Along with some ups and downs at Apple, including being forced out for a period of time, Jobs had a messy personal life, impregnating his girlfriend Chrisann and then abandoning her. At times, Jobs would be in so much denial that those around him believed he had “reality distortion.” While this made him visionary and genius in many respects at Apple, it also strained and ruined many relationships in his life.
The movie also addresses at great length Steve’s worldview, and tries to figure out what his values truly were. As a practicing Zen Buddhist, Eastern religion had a great influence on him, especially in his radical diet. Halfway, the movie takes a darker turn, showing Apple’s intensity as a worldwide super power and their supposed bullying of journalists and their disregard of people, especially in factories. By the end, Jobs is a more conflicted, complex figure. Gibney uses this to ask the viewer to reflect within themselves and ask about the nature of their relationship with the man, Steve Jobs, and the machines he created that we so cherish.
STEVE JOBS: THE MAN IN THE MACHINE is a fascinating, compelling documentary that asks fantastic questions of the viewer. The movie is strongest when it focuses on Jobs’ relationship with machines, or more specifically, on how machines are the future of human expression. These big ideas are almost too vast for one movie, but Gibney can’t help but try to tackle them. Among other intriguing topics is how Steve, who once relished being the underdog in a David and Goliath story ultimately became the giant that preyed on small business and would use any legal loophole available for his own benefit, both personally and corporately. The movie also reveals some unsung heroes behind Apple’s success.
The movie definitely falters when it tries to further vilify Jobs via poor working conditions of Chinese electronic factories that Apple uses as a contract manufacturer. After building such a strong case for his maniacal nature, the filmmakers start grasping at straws to back up their claims. If one thing is clear, it’s that capitalism without biblical ethics and morals doesn’t work out well for employees, though government involvement in the free market isn’t much better. STEVE JOBS: THE MAN IN THE MACHINE is a mixed bag. While not directly trying to turn Steve Jobs into a bad guy, the movie successfully shows that he wasn’t a man of great integrity, something that’s also apparent when reading his biography. The movie celebrates certain spirits of innovation, ingenuity and capitalism that made Apple what it is, while also criticizing these very things as the company became a worldwide corporation. That said, the movie rightly criticizes Jobs’ mistreatment of people, and ironically and logically shows his poor values as a result of his skewed worldview. Ultimately, this fascinating look at Steve Jobs is simultaneously troubling and inspiring. A strong or extreme caution is advised for some foul language and a nude photo.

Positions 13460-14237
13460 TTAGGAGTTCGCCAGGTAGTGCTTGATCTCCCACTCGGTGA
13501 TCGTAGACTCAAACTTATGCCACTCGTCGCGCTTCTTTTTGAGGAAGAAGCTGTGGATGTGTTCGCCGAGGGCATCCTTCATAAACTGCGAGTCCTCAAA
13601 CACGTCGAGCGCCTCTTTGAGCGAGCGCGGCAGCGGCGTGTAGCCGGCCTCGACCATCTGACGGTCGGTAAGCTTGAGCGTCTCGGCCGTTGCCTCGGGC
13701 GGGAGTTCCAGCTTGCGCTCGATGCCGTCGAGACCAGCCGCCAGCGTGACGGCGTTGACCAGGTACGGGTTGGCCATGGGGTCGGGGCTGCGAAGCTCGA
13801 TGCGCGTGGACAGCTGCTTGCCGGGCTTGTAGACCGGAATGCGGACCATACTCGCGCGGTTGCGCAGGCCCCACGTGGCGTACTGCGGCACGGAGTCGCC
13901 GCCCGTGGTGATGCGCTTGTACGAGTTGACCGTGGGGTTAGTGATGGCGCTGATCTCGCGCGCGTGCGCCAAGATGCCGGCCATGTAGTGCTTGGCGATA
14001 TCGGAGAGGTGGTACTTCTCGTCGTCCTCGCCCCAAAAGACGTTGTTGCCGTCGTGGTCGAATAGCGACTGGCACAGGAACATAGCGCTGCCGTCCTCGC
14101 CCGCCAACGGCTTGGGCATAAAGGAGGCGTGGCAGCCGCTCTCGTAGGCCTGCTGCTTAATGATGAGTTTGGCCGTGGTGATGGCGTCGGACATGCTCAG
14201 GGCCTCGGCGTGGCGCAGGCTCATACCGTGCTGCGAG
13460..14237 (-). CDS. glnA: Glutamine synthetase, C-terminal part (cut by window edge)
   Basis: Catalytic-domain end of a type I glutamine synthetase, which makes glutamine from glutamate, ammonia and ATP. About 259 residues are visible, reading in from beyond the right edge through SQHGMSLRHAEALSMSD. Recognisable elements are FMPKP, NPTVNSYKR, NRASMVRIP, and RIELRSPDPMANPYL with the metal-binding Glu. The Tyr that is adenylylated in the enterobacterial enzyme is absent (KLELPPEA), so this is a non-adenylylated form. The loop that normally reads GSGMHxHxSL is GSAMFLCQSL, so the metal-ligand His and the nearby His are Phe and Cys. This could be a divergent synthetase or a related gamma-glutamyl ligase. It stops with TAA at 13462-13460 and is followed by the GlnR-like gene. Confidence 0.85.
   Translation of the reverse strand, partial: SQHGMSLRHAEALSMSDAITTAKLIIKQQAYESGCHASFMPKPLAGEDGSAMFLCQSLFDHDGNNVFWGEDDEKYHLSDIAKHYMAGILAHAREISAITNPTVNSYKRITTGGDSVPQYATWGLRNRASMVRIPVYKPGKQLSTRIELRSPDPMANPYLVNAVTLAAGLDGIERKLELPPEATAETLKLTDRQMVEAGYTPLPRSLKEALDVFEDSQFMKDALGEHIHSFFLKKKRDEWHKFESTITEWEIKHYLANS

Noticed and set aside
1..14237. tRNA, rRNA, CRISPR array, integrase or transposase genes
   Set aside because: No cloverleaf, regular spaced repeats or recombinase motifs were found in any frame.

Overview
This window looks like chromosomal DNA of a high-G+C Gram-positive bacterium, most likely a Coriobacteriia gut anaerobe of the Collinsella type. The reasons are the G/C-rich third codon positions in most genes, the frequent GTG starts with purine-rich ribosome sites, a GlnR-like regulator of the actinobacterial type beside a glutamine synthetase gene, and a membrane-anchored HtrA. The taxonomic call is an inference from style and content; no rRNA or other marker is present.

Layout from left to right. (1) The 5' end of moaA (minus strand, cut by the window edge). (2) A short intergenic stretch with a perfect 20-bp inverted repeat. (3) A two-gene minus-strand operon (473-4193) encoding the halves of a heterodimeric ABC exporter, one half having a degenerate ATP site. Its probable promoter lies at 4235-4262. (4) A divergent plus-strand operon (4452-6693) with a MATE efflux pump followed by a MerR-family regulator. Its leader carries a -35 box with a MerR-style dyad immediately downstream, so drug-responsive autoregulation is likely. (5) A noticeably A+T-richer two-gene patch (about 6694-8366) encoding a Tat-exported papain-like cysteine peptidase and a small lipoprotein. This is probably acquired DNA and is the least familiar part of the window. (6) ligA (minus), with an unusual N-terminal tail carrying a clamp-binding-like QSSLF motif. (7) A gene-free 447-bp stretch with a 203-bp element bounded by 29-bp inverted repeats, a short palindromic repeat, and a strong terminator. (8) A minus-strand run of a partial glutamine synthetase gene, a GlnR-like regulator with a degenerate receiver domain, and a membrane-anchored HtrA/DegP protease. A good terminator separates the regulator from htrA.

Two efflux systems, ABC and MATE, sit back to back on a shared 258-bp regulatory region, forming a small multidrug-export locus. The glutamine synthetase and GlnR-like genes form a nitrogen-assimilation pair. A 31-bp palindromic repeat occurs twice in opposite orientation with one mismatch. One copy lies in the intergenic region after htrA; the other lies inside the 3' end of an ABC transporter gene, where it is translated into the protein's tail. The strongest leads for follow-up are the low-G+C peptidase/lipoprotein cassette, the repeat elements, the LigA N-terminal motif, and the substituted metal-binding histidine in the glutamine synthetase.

Since You’re Here…
We’re sustained by donations averaging about $25. Only a tiny portion of our readers give. If everyone reading this right now gave $7, our fundraiser would be done within an hour. That’s right, the price of one movie ticket is all we need. If Movieguide® is useful to you, please take one minute to keep it online and growing. Thank you.
Movieguide® is a 501c3 non-profit and all donations are tax-deductible.